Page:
What is a marriage Summary Dissolution
A summary dissolution is just another legal term for a simplified divorce which involves a process that is not quite as complicated as filing for a traditional divorce. In the State of California, there are a few ways to end a marriage, or at least separate the financial connection between spouses, including divorce, legal separation, and an annulment. A divorce (i.e., dissolution) is the permanent ending of your marriage or registered domestic partnership; therefore, it’s important that you get the best advice when undertaking the process.
Married couples, those registered as domestic partners, even couples who began as domestic partners and then married, are eligible for this fast-track legal process.
A summary dissolution is a court proceeding, but it allows the parties to forego a hearing in front of judge if they can work out all of the agreements of the divorce among themselves. A lawyer is not required; however, it is always advisable to have a divorce attorney review final paperwork in order to be sure your rights are protected.
Requirements for Summary Dissolution of Marriage
To qualify for a summary dissolution in the State of California you must meet all the following requirements. Note, that the requirements for dissolution of a domestic partnership are not the same.
- Either you or your spouse must have lived in California for the last six months, and in the county where you are filing for marriage dissolution for the last three months.
- You and your spouse must have been married for less than five years. This is counted from the day you were married to the day you separated.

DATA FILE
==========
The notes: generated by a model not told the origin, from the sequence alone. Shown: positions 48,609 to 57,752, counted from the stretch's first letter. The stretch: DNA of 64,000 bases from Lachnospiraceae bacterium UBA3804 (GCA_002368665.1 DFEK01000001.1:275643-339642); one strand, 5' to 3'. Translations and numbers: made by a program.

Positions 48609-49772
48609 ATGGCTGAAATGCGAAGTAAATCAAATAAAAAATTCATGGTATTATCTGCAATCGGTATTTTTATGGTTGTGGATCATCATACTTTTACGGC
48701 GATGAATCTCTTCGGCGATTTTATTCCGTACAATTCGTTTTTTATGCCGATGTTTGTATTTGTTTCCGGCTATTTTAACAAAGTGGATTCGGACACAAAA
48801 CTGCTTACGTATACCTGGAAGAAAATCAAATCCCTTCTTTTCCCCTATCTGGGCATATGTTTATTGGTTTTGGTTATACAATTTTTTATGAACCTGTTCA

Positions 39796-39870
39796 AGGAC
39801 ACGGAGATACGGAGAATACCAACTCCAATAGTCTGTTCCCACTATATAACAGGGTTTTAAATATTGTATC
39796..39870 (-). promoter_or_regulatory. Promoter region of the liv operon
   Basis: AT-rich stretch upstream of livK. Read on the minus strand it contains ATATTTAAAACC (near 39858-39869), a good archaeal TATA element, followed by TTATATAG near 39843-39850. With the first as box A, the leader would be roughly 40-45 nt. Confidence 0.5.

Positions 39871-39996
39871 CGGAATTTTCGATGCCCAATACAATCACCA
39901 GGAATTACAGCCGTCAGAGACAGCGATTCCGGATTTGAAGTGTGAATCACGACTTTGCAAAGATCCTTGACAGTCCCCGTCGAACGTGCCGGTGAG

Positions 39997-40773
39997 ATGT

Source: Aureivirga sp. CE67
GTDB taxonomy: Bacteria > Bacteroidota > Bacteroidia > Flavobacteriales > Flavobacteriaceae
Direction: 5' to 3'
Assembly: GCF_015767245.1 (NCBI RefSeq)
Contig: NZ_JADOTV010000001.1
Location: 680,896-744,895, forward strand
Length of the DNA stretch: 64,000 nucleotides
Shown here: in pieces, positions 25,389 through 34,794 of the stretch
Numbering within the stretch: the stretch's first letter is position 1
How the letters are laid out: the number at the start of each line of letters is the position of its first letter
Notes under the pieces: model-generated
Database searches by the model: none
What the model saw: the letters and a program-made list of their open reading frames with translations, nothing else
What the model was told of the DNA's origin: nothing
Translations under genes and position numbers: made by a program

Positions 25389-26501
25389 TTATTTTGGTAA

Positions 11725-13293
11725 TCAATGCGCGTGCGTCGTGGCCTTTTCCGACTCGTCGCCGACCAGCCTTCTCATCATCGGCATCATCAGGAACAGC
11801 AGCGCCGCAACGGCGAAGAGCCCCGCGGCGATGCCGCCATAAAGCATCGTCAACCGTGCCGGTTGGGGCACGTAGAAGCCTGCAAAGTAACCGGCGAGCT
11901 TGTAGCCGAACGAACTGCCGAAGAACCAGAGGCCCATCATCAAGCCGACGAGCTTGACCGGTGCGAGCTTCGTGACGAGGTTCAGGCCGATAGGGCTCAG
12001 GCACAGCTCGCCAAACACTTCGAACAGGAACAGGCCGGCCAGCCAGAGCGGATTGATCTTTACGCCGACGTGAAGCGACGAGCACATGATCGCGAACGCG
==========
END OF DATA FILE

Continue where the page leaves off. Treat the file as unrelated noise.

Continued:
- There must be no children born or adopted before or during the marriage, and you must not be expecting a child at the time of filing.
- You and your spouse must not own part of any land or buildings
- You and your spouse must not rent any land or buildings, except where you currently live as long as the lease is less than one year and you have no option to buy
- You and your spouse do not owe more than $6,000 in debt acquired since the date of your marriage to the date of separation
- You and your spouse have less than $41,000 worth of property that was acquired during the marriage
- You and your spouse do not have separate property worth more than $41,000
- You and your spouse agree that neither spouse will ever receive spousal support from the other
- You and your spouse have a signed agreement dividing property and debt
How to File for Marriage Dissolution in California
At this point you may want to have a family law attorney review your paperwork, not only for completeness, but also to ensure everything is covered and you are protected. Keep in mind, at the heart of a summary dissolution is a contract – the Marital Settlement Agreement. If the terms of the contract are complex, you may need to see an attorney to review the contract and make sure you are protected.
Once you have all the forms gathered and both parties have signed the appropriate documents, you can then take your documents to the court for filing. Make sure you go to the proper court, based on where you live. Only one person is required to be present for the filing, as long as all of the steps have been followed and the absent partner has signed the required forms.